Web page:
Noreen Masud suffers from complex post-traumatic stress disorder: the product of a profoundly disrupted and unstable childhood. It flattens her emotions, blanks out parts of her memory, and colours her world with anxiety. Undertaking a pilgrimage around Britain's flatlands, seeking solace and belonging, she weaves her impressions of the natural world with poetry, folklore and history, and with recollections of her own early life.
Readers who have voyeuristically come to expect detailed revelations made for Instagram may find themselves bored by Masud’s hazy retelling, but she is doing something vital by selectively withholding intimate recollections of the violence she experienced ... Masud weaves in poems and excerpts from English literature to tie the disparate strands of her life together and ground the story in history. Initially, this braiding feels fragmented, as if she were trying to fit together pieces from different puzzles. But though these three strands are not necessarily compatible, they do prove complementary ... By its end, Masud has become a master of juxtaposition.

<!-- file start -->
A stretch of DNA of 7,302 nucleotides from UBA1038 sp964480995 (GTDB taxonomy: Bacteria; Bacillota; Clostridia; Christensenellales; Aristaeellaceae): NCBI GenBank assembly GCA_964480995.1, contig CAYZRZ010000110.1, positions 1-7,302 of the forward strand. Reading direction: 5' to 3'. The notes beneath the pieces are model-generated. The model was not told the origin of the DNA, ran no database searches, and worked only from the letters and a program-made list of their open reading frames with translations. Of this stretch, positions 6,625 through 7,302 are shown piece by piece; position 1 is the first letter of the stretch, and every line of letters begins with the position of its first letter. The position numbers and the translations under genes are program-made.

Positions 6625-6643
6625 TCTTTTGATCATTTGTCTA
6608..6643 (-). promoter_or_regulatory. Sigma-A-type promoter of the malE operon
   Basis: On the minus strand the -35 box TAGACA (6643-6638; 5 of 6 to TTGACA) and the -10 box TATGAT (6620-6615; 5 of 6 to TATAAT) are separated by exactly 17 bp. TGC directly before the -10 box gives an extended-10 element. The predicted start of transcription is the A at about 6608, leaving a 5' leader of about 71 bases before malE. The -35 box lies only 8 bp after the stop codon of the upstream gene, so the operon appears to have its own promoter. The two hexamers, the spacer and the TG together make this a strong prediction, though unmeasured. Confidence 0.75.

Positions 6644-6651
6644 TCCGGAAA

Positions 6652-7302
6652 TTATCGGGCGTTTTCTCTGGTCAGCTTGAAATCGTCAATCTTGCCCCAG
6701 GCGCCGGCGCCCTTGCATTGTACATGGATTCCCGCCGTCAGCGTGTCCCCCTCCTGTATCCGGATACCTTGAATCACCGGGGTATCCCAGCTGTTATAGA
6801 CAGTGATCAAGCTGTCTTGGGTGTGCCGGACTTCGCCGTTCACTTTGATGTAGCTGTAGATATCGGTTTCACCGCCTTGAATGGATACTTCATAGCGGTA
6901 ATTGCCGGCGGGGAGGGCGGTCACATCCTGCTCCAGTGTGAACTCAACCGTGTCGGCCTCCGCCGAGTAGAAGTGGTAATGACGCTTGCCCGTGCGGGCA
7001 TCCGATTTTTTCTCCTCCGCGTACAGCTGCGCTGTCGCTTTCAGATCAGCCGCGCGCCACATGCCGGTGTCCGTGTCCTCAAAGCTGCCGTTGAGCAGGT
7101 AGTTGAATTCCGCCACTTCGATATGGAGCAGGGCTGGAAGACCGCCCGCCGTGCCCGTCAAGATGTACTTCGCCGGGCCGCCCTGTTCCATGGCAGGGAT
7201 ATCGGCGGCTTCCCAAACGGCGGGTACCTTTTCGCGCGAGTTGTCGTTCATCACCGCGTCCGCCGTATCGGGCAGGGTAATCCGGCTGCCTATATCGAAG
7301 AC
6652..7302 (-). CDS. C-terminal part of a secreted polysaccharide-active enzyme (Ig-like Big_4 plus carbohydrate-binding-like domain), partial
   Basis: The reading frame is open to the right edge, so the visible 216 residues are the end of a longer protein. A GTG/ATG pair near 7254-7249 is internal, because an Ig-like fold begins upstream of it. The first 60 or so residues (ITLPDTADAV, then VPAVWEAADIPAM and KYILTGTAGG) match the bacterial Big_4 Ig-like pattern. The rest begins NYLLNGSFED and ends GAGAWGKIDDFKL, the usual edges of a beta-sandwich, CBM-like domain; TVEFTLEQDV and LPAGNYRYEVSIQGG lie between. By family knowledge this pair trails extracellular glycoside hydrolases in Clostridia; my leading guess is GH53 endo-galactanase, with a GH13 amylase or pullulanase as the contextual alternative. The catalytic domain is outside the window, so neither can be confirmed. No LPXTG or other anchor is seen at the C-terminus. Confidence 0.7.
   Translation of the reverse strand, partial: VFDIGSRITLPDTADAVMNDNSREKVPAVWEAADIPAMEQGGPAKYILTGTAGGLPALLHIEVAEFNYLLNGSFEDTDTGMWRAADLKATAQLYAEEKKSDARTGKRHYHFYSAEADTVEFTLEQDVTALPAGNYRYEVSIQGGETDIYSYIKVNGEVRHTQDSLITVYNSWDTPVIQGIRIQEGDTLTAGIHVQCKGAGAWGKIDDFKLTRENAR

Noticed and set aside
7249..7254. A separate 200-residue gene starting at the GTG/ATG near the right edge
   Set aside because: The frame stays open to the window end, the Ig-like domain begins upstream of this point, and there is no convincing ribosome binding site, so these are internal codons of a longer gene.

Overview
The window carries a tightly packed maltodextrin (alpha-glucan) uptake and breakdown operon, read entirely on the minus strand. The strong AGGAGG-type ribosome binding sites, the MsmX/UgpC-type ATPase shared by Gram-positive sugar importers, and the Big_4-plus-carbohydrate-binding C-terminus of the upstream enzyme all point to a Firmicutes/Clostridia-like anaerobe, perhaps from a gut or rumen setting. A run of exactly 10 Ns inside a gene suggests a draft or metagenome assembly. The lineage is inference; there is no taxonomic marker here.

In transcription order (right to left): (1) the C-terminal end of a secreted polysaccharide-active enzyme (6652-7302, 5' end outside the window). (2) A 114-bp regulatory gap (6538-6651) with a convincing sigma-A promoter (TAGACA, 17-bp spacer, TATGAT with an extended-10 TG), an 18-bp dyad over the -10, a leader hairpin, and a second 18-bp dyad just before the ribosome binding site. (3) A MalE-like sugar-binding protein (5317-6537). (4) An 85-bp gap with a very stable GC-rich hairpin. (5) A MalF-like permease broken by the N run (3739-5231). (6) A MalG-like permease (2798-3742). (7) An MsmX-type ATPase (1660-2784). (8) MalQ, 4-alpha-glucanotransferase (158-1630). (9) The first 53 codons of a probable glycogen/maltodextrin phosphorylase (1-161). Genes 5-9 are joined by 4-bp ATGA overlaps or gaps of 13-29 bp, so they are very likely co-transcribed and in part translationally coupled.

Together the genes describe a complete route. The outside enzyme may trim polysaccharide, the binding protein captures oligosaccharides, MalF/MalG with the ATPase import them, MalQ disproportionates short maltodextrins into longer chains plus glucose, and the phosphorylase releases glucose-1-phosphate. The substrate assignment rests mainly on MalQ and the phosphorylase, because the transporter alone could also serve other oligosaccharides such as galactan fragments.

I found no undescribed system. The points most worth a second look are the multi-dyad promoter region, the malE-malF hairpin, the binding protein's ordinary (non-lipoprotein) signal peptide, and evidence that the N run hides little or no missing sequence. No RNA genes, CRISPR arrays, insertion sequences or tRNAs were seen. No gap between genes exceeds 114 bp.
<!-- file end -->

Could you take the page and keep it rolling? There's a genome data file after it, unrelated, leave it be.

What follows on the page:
By the end of this sorrowful, tender, sometimes beautiful book, it becomes apparent that it is not those mythic Lahore fields that Masud has been trying to find, but rather a terrestrial analogue for her own sense of desolation.
A Flat Place is a slim volume, but that belies its expansive scope ... [Masud] is intensely curious about the fictional quality of postcolonial characterisations of home and country ... Masud is too clever a writer to offer a straightforward narrative of illness and recovery, in which landscape offers comfort. It would be easy to assume that A Flat Place, dealing as it does in the currency of trauma, racism and exile, is a bleak book. But this memoir is too interested in what it means and feels to be alive in a landscape to be anything other than arresting and memorable.